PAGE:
An agency designed to help protect seniors from scams and fraud has announced that one of the latest methods involves something seniors trust – Medicare.
There are several scams currently being used in the state related to Medicare.
One is that Medicare is requiring genetic/DNA testing for cancer research. The kit includes a card people are supposed to sign which gives permission for the digital transfer of that signature to any forms that relate to specific tests ordered as a supplement to the original test.
For testing to be reimbursed, Medicare or insurance must determine that it was medically necessary.
That means the Medicare beneficiary might be left with huge bills to pay.
Recently, the North Dakota State Medicare Patrol announced that seniors in the state have been the target of a new scam designed to get people to divulge their personal Medicare information.
According to the NDSMP, one caller was so persistent they called four times. For three of the calls, the target hung up without giving any personal information.
On the fourth attempt, the caller said “Please don’t hang up this is Medicare calling and I need to talk to you.”
The caller said they were calling from Medicare and encouraged the beneficiary to call the number showing on Caller ID. The beneficiary called the number and “verified” that it was really Medicare’s number.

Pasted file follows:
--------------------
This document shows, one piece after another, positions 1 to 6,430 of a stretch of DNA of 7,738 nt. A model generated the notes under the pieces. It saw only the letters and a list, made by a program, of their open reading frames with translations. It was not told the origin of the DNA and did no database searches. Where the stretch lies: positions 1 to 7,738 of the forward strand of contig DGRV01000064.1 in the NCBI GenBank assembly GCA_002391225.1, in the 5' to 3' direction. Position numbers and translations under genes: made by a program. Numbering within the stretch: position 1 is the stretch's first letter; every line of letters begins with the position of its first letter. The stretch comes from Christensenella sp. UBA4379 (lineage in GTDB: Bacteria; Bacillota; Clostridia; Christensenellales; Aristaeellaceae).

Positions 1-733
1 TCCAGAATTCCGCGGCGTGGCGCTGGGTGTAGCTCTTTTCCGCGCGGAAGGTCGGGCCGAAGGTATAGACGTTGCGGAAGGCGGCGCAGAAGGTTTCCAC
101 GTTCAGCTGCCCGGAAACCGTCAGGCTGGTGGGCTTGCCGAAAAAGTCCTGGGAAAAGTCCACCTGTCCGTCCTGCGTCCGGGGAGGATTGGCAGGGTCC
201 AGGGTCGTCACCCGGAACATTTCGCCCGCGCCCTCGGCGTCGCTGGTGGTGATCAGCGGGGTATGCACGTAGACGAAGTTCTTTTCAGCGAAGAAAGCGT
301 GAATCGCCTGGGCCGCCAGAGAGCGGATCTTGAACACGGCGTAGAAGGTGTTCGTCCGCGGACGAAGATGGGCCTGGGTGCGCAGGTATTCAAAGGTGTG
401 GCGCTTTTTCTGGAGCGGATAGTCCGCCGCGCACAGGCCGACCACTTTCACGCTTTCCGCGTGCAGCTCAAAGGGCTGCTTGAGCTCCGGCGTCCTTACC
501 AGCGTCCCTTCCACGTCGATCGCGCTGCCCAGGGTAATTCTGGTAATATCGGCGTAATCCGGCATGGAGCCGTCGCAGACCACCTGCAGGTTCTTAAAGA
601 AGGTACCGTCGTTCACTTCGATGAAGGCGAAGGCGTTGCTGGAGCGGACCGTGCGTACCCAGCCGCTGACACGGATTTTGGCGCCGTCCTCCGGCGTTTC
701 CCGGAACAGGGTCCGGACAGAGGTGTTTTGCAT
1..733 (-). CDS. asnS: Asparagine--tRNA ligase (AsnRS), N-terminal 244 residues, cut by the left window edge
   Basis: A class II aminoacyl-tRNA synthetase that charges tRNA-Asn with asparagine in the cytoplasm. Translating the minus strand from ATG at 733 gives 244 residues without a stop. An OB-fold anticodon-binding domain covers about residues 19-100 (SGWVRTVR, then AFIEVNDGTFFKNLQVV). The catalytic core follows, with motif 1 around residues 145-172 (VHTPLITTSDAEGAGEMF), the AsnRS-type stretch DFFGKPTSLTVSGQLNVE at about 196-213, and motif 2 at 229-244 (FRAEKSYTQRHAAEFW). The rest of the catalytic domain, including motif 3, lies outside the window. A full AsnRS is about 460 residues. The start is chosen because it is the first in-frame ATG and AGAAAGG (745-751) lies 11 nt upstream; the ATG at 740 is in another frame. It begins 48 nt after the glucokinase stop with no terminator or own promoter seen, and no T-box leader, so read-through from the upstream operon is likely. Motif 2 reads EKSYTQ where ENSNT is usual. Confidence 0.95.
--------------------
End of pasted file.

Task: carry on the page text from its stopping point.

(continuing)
The “Medicare caller” then told the person that they were sending out “free” back, neck and knee braces to the person’s mailing address.
According to the NDSMP, there are several things that people can do to avoid being victimized by the Medicare fraud.
Durable Medical Equipment supplies furnished to Medicare recipients must be necessary for medical treatment and ordered by a physician, the senior organization explained.
In addition, people should remember nothing is ever free, whether it is braces or other medical supplies.
Most of all, they recommend people keep all their personal (Medicare, Social Security and bank account) numbers secret.
If people do get a phone call asking for private information or money, they should call the North Dakota Senior Medicare Patrol (800-233-1737 or 701-858-3580) or call 1-800-MEDICARE.
In addition, there are scammers who target people on Medicare with diabetes.
The caller pretends to be from Medicare or a diabetes organization and offering free diabetic supplies likemeters, testing strips or lancets.
The NDSMP recommends people make sure they do not give out any personal information and report the call as quickly as possible.
In addition, the “free” items will be billed to Medicare, so people need to consistently check their Medicare Summary Notice (MSN) and see if any items were charged that you did not order or did not receive.
If people find something suspicious, they need to report it to their healthcare provider and the NDSMP.
They can refuse delivery or return to sender. In addition, people are advised to keep a record of the sender’s name and the date you returned the items.